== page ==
October 3, 2015


Remembering Indonesia's Bloody Coup : Fifty years ago this week Indonesia experienced one of the 20th century's darkest moments. (Nithin Coca, October 02, 2015, The Diplomat)

On September 30, 1965, in what remain murky circumstances, six top generals were killed by a group allegedly consisting of left-wing Indonesians. This allowed a previously little-known military leader, General Suharto, to assume power and launch a nationwide campaign against the perpetrators of the killing, which, according to him, were the Indonesia Communist Party (PKI) and its left-wing allies. Within two years, Suharto was in firm control of the country, the PKI had been completely destroyed, and hundreds of thousands of Indonesians were dead.

Indonesia's mass killings rank alongside some of the bloodiest events in post-World War II history. The estimated death toll puts this event alongside the Korean War, or the Rwandan genocide in terms of bloodshed. Yet, unlike those two events, it receives little attention globally. Within Indonesia itself, the situation is worse.

"The younger generation has grown up with very little knowledge of anything about this period of time, unlike their parents who had swallowed government propaganda for years," said Tom Pepinsky, associate director of the Cornell University Modern Indonesia Project.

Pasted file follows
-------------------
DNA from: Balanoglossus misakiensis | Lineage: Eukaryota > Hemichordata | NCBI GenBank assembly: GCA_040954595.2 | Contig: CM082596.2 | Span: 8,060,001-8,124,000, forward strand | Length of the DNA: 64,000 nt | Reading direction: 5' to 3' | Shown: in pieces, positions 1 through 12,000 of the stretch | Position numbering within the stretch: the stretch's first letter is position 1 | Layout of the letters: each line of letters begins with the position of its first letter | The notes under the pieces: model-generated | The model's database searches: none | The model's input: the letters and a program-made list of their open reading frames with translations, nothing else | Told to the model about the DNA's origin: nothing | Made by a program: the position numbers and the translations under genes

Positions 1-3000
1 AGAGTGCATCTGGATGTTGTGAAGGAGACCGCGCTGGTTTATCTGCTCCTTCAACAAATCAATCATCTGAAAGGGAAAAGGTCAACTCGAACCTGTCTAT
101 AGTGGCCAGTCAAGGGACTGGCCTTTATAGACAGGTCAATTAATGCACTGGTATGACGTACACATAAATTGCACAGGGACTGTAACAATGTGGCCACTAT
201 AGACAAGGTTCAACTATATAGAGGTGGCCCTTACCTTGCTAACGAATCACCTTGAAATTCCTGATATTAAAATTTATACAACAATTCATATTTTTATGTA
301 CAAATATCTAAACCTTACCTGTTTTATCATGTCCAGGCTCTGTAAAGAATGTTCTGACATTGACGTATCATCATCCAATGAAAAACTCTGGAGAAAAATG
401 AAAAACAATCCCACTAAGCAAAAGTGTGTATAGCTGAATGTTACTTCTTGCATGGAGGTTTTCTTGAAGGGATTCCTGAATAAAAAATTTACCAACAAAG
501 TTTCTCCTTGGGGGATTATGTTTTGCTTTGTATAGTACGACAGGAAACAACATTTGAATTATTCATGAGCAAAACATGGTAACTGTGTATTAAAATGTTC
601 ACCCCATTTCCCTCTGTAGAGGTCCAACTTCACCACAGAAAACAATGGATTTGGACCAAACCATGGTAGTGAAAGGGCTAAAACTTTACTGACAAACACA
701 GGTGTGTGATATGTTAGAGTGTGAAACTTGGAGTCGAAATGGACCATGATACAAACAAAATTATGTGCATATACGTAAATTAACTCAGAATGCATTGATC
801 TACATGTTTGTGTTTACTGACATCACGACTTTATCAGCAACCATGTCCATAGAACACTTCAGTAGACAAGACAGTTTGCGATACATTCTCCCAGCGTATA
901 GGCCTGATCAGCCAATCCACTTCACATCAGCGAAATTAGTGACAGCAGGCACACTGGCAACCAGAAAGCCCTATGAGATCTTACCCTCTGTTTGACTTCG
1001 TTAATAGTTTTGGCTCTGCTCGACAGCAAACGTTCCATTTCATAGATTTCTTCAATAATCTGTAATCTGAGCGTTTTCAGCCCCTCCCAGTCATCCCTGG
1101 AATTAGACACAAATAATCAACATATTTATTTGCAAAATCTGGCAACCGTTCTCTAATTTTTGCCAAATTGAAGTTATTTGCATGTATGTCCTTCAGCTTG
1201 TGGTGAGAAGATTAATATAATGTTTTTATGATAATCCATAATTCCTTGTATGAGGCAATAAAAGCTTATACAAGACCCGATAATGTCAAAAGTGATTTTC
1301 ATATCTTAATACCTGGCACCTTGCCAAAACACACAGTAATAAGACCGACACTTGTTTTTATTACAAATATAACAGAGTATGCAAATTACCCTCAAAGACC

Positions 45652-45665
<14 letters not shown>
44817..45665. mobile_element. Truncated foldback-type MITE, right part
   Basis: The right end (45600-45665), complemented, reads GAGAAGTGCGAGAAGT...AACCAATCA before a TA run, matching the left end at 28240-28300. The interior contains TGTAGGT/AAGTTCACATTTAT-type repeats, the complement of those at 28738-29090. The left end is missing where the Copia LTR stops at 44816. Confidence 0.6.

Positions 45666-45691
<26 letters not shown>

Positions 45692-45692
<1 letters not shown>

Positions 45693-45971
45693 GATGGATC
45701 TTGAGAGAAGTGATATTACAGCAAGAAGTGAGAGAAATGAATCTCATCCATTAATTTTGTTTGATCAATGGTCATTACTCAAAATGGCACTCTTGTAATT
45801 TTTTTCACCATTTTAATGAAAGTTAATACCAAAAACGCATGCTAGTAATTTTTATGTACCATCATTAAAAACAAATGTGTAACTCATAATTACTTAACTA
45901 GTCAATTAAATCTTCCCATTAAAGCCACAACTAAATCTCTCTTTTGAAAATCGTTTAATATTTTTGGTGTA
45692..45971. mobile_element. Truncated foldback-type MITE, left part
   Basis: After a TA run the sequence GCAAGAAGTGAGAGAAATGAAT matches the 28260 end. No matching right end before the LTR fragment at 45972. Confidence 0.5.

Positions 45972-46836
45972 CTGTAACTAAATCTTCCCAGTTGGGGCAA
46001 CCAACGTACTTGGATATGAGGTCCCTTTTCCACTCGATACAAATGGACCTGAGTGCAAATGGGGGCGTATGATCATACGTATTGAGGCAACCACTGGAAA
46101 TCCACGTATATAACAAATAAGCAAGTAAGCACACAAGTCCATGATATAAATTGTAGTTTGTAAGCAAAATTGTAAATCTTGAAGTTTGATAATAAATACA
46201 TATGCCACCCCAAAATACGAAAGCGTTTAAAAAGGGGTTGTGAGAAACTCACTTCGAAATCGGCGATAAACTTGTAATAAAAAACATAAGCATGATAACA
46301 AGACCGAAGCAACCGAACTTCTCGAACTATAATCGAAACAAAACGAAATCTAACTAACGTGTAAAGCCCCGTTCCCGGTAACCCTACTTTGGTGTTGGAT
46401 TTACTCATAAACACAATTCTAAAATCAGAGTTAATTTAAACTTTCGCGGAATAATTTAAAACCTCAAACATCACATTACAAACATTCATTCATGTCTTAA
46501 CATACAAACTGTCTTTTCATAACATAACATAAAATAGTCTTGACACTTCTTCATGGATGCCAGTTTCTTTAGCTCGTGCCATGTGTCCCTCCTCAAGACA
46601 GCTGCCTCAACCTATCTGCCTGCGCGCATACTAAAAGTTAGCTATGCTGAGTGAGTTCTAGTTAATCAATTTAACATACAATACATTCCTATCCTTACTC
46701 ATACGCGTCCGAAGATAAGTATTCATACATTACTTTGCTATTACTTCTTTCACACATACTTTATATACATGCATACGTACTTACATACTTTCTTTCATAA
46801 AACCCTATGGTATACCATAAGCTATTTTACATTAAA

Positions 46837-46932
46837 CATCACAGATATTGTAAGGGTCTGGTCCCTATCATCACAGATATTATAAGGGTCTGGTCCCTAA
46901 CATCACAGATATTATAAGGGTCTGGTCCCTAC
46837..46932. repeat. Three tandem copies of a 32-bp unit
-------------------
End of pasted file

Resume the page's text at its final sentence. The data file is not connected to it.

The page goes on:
Throughout the Suharto era, which ran from 1965 to 1998, on October 1 each year, a controversial documentary, Pengkhianatan G30S/PKI (The Treason of the September 30 Movement and the Indonesian Communist Party), was aired on television and shown in school. It greatly exaggerated the threat of a takeover by the PKI and honored the militias and military leaders who organized the mass killings.

Today, the documentary is no longer shown and the holiday celebrating the killings no longer celebrated, but teachings of the event take on either a strong nationalistic tone, or are completely ignored. Only in a few elite universities, such as Univeritas Indonesia, are students able to learn openly about what really happened in the 1960s.

This is part of the progress made since Suharto fell from power in 1998, during the Asian Financial Crisis. Then, Indonesia quickly moved to build a democracy that, contrary to the expectations of many, has survived and thrived.

The ease with which our fascist allies against communism--Spain, Portugal, Chile, the Philippines, Indonesia, etc.--transitioned to democracy after their internal threats were dealt with remains a forbidden topic.

Posted by at October 3, 2015 7:09 AM

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